What Is an Accredited Investor?
An accredited investor is a person or organization recognized by the SEC as financially sophisticated enough to buy and sell unregistered securities and other complex financial instruments that typical investors do not have access to.
Examples of such investments include hedge funds, structured investments, and private equity offerings from startups. These sorts of investment vehicles are not regulated to the degree that publicly traded stocks, bonds, and other traditional securities are, so the SEC restricts them to a particular class of investor that—in theory—requires fewer protections than the layman investor.
To become an accredited investor, an individual must meet certain income, net worth, or professional requirements. Businesses, non-profits, and other entities must also meet certain requirements to qualify as accredited.
What Can Accredited Investors Do That Ordinary Investors Can’t?
By becoming accredited, investors gain access to certain securities that offer more potential upside—and much higher risk—than those available to the rest of the market. Three common examples include hedge funds, private/commercial real estate, and startups that offer private equity.
Hedge funds are similar to mutual funds in that they involve a fund manager pooling client money to invest in a professionally curated portfolio of securities. Unlike most mutual funds, however, hedge funds make use of advanced trading techniques like short selling, hedging, and using leverage to increase returns. Because of this, they are much riskier than mutual funds and typically charge much higher fees.
Private and Commercial Real Estate
Ordinary investors can buy real estate, but they cannot typically invest in commercial or private real estate projects or funds. Accredited investors can invest in these sorts of projects directly or via REITsThe that allow them exposure to income-generating private and commercial properties.
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TheStreet Dictionary Terms
Startups (Angel Investing)
When early-stage startups that aren’t publicly traded need to secure venture capital, they look to “angel investors,” which are accredited investors interested in buying private equity in unproven-but-promising businesses in the hope that they will grow, become successful, and generate large returns.
Why Is Accreditation Required to Invest in Certain Securities?
The SEC restricts trading in the securities described above (among others) to accredited investors for two main reasons.
First, since most of these investment vehicles carry quite a bit of risk, the SEC wants those who invest in them to have a high enough net worth to support the potentially substantial losses they might incur. Second, the SEC wants to make sure that anyone who dabbles in the more complex financial instruments available to accredited investors has enough financial education and experience to do so confidently.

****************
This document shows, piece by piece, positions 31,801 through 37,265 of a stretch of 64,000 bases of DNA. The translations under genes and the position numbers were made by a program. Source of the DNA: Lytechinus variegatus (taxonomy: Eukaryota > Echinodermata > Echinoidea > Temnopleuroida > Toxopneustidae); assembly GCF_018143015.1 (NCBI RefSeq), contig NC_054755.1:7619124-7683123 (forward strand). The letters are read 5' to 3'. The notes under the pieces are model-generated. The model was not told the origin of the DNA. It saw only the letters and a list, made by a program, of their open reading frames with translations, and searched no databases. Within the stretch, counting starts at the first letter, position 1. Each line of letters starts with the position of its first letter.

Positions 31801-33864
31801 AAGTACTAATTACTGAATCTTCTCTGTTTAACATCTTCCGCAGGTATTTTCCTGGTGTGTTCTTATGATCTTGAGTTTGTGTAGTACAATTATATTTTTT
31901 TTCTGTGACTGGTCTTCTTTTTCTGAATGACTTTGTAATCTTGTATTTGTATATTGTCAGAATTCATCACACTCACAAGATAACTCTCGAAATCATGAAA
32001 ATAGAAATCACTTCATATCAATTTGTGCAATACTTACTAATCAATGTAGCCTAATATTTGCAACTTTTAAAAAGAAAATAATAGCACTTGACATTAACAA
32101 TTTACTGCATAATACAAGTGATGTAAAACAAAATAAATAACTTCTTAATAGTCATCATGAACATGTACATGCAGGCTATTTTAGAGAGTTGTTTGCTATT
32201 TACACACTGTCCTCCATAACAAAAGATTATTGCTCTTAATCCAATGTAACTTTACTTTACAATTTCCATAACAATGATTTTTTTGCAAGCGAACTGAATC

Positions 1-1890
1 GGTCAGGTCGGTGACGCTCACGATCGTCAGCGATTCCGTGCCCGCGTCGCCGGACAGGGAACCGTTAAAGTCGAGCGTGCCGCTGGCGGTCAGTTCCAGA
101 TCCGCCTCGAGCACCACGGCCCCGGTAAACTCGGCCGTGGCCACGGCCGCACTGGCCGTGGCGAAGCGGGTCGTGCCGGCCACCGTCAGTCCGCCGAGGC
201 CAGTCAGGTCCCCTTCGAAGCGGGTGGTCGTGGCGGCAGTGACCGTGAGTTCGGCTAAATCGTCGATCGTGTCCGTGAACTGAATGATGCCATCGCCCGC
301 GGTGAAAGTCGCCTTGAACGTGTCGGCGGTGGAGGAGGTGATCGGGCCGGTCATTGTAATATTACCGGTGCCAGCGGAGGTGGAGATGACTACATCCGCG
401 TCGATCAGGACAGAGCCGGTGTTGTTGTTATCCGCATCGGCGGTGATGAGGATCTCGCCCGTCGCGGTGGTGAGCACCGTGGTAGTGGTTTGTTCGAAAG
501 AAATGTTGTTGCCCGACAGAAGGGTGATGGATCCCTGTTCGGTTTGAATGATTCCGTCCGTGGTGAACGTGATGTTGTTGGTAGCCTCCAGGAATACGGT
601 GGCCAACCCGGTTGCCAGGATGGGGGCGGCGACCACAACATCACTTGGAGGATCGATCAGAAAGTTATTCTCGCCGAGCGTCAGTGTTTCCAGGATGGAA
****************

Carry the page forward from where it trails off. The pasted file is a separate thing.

What Are the Requirements to Be an Accredited Investor?
To be considered an accredited investor, an individual or entity must meet one or more of the financial or professional standards outlined by the SEC.
What Types of People Can Be Accredited Investors?
In order to qualify as an accredited investor, an individual must . . .
- Have a net worth of $1 million or more (excluding value of primary residence);
- Have an annual income of $200,000 or more ($300,000 or more for coupled) for the past two years with the same expected income for the current year;
- Be an investment professional with a Series 7, Series 64, or Series 82 license;
- Be an executive or partner in a company selling unregistered securities,;
- Be a “family client” of a “family office” that qualifies as an accredited investor; or
- Be a knowledgeable employee of a private fund.
What Types of Organizations Can Be Accredited Investors?
In order to qualify as an accredited investor, an entity must . . .
- Hold investments exceeding $5 million;
- Be a corporation, partnership, LLC, trust, 501(c)(3) nonprofit organization, employee benefit plan, or “family office” with assets exceeding $5 million;
- Be an entity wherein all equity holders are accredited investors;
- Be an investment advisor (SEC-registered, state-registered, or exempt) or SEC-registered broker-dealer; or
- Be a bank, savings and loan association, insurance company, registered investment company, business development company, small business investment company, or rural business investment company.